blue flowers
Blue flowers blooming at Zanthan Gardens on March 28, 2010

March 29th, 2010
Blue Flowers

  • Muscari racemosum. Blue bottles. (aka, grape hyacinths. The “grape” refers to the way the flowers are clustered like a bunch of grapes, not the color.)
  • Nemophila insignis. Baby blue eyes.
  • Hyacinthoides hispanica. Spanish bluebells
  • Lupinus texensis. Texas bluebonnet.
  • Commelinantia anomala. False dayflowers. (solid blue and a bicolor)

Recently I tweeted about Suntory having GMO’d a “blue” rose. In response, @CarolineSays linked to a blog post by Chris Clarke Daze of Whine and Roses, which scoffed at the very idea that Suntory’s rose was blue. Lilac or mauve, maybe, but not blue.

In flower terms, “blue” is a pretty expansive color term–just like black, which typically is a really, really, deep red. So I decided to inventory my own blue flowers. Of course, the camera lies. Depending upon the settings in your camera, the setting on your monitor, or any number of other variables (photos shot in full sunlight, bright shade, full shade), colors are going to differ.

Massed, bluebonnets are a deep indigo or jewel-toned blue. (At least mine are. Some are a more pale sky blue.) Spanish bluebells look anemic beside them. Baby blue eyes are a hazy day sky blue. But in the photo they look almost lavender…or like my favorite crayon as a child “periwinkle blue”. In life, false dayflowers are an electric, aniline blue. In my photo, they have a reddish tint compared with the bluebonnets.

I wanted to see if some of the “lavender” blues looked more like blue when compared to flowers that I think of as purple in the garden: Texas mountain laurel, tradescantia, and verbena. And they do. The color of the Suntory rose seems similar to the periwinkle blue of the rosemary and baby blue eyes.

blue flowers
Purple and blue flowers blooming at Zanthan Gardens on March 29, 2010

So I’m not going to get on Suntory because their new flower isn’t really “blue”. Rather, I’m still disappointed that they think developing a blue rose is worth messing around with genetically modified organisms.

Austin Spring March 17
2010-03-17. The cedar elms are leafing out well before the larkspur or bluebonnets are in full bloom. Spiderwort and irises are in flower as well as some minor bulbs. The pecan tree is the last to leaf out and the larkspur self sow around it.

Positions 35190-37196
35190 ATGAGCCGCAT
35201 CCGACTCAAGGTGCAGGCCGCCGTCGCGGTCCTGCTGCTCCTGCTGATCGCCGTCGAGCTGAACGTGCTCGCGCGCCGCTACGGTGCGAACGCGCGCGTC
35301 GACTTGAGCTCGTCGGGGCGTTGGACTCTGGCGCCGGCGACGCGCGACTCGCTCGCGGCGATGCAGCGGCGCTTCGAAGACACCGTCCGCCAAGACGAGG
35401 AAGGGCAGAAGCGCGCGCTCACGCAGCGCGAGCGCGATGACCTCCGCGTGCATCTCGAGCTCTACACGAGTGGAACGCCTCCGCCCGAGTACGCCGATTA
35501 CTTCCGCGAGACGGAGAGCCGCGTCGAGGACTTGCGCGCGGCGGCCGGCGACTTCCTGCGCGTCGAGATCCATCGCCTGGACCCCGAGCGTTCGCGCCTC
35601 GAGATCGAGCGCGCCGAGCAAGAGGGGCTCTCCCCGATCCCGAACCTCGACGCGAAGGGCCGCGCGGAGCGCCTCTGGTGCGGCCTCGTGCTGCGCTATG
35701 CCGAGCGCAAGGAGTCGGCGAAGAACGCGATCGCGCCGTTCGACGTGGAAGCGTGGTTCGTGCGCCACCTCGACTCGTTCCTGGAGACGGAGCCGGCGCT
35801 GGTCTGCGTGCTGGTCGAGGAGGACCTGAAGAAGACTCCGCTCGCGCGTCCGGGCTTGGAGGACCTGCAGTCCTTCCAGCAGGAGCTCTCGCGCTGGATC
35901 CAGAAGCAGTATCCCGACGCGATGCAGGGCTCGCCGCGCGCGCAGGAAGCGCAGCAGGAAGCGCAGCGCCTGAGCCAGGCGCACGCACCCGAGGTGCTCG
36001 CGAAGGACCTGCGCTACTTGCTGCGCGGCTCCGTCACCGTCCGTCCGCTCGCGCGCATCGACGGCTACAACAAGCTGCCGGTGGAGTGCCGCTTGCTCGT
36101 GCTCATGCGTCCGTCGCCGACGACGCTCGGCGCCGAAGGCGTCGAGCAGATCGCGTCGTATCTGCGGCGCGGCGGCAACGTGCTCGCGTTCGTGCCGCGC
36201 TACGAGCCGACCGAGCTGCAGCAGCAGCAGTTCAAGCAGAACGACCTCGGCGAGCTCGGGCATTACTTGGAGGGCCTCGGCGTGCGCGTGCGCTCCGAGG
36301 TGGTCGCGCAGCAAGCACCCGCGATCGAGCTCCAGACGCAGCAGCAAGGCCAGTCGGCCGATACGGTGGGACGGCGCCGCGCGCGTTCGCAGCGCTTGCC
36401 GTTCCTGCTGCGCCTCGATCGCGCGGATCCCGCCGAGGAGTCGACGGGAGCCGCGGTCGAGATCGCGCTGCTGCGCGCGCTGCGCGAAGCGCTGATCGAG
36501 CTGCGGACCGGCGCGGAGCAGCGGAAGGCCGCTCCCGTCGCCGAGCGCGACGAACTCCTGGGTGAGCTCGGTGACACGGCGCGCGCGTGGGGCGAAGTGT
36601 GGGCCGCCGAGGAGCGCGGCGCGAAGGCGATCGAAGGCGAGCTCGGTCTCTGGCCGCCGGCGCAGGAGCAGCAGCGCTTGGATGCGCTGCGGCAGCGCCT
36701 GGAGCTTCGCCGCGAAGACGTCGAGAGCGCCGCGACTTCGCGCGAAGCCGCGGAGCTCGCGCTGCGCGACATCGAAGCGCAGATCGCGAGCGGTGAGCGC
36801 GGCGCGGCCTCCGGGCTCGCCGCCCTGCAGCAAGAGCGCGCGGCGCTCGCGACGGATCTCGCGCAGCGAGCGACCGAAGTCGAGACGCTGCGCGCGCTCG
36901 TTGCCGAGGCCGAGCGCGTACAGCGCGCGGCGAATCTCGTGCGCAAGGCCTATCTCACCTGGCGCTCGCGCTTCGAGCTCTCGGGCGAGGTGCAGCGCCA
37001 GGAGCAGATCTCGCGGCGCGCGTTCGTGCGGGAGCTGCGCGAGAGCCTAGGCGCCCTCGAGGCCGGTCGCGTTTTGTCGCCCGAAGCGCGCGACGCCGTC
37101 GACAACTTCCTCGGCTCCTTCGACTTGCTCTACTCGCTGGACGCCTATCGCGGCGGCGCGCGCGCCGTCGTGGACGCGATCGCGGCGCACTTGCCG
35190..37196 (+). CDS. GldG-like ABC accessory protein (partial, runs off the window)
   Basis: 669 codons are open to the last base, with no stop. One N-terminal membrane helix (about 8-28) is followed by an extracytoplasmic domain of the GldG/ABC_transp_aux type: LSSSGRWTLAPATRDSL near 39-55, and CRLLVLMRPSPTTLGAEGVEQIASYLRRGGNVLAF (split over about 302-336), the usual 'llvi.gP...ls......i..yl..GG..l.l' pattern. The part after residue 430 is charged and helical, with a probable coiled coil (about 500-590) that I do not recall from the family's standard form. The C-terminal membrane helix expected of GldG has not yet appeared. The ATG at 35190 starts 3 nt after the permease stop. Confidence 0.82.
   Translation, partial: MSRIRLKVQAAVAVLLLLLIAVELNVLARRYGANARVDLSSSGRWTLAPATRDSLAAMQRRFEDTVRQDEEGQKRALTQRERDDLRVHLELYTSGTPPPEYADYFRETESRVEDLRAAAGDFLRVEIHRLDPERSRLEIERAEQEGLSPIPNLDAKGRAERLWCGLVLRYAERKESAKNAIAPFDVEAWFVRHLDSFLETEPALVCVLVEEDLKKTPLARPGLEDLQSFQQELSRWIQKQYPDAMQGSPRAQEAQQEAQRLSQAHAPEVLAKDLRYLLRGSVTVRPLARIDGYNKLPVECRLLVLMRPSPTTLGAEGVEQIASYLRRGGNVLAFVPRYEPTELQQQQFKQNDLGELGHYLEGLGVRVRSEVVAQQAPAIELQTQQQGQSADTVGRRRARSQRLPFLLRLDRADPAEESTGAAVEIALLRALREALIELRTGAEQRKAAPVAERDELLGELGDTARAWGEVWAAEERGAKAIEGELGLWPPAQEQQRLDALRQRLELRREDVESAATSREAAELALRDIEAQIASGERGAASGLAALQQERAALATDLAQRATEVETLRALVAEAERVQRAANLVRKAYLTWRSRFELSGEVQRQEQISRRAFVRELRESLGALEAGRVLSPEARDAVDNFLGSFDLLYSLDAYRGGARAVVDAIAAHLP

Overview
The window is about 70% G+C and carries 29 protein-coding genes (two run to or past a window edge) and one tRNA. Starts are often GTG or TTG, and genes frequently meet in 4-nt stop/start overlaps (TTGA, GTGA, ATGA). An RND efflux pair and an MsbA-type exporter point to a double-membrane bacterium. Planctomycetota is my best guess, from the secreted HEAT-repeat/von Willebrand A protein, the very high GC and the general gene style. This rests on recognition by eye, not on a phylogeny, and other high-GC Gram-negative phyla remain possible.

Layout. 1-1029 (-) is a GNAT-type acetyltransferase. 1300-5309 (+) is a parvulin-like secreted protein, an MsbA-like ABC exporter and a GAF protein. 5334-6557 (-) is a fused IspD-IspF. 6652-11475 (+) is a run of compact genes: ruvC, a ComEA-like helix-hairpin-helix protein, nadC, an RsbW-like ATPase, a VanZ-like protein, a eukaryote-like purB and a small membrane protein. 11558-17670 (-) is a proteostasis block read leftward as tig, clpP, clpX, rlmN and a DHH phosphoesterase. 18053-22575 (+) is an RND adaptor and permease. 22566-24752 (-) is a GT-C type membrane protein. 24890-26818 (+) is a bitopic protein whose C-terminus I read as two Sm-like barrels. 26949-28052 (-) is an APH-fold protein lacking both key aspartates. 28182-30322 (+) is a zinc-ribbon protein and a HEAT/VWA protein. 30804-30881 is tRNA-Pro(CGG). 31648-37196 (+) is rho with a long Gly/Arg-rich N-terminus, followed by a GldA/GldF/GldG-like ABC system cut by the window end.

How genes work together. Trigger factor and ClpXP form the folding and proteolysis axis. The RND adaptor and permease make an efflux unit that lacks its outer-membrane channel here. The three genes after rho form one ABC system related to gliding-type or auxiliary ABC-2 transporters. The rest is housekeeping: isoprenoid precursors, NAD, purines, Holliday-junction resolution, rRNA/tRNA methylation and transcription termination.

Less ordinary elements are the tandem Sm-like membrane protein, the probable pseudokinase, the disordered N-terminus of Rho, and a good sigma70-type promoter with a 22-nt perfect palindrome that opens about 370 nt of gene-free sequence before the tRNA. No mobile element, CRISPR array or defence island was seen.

March 17th, 2010
Week 11: Wearing the Green

Almost every tree began leafing out this week. For many gardeners, daffodils and crocuses speak the language of early Spring. Redbuds and bluebonnets shout out this is Spring in central Texas. For those of us who suffer through Austin’s hot, dry, dusty summers that blinding green of unfurling leaves leaves us a little breathless. Spring green. Nope it’s not all cacti and cattle drives down here.

I’m never ready for the trees to leaf out in my yard. I can’t imagine life without them in July but in mid-March most of my annual are just sending up their flower stalks and the roses are budding. I want another month of sunlight. I want full sun all day at least until the nights stop dipping into the 30s.

Austin Spring March 17
2010-03-17. I never manage to clean up all the leaf litter from the red oaks before they start leafing out again. In the lower right hand corner you can see the severe freeze damage to my sago palm.

The red oaks and the cedar elms compete for first. The smaller trees–fig, Japanese persimmon, pomegranate, loquat, and vitex–all are sprouting new growth. Laggards include the ginkgo, the crape myrtles, and the pecan. The Texas persimmon, which lost its leaves for the first time in 14 years, is leafing out. Only the live oaks are marching to a different tune. They are “evergreen” but turn a disturbing brown in Spring as their new leaves push out the old, like a child losing milk teeth.

The trees aren’t the only ones wearing the green. Root-hardy perennials are finally proving that they survived January 2010’s hard freeze. Fresh little shoots appear at the base of the duranta, Mexican mint marigold, zexmenia, crocosmia, and gladiolus. Only the bulbine remains silent.

Muscari racemosum
Grape hyacinths

March 15th, 2010
GBBD 201003: Mar 2010